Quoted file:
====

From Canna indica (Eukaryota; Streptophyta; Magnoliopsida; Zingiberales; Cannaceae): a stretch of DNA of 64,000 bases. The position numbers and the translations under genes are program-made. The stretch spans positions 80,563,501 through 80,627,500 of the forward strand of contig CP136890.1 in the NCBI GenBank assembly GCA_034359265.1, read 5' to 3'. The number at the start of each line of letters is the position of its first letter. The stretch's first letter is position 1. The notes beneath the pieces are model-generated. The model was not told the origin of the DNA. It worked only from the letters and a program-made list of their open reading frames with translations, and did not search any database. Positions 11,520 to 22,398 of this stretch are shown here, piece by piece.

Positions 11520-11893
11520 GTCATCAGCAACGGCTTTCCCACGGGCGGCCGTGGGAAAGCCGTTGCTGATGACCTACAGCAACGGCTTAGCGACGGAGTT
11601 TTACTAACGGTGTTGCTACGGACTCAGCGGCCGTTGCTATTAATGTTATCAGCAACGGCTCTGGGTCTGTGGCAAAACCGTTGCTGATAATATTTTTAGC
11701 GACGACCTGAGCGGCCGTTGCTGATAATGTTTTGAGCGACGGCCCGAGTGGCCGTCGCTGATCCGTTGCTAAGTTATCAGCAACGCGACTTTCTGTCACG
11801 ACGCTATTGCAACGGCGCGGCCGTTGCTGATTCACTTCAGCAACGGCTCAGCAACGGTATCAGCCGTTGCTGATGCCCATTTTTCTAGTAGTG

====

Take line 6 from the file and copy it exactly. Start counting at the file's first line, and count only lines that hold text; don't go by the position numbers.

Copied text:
11801 ACGCTATTGCAACGGCGCGGCCGTTGCTGATTCACTTCAGCAACGGCTCAGCAACGGTATCAGCCGTTGCTGATGCCCATTTTTCTAGTAGTG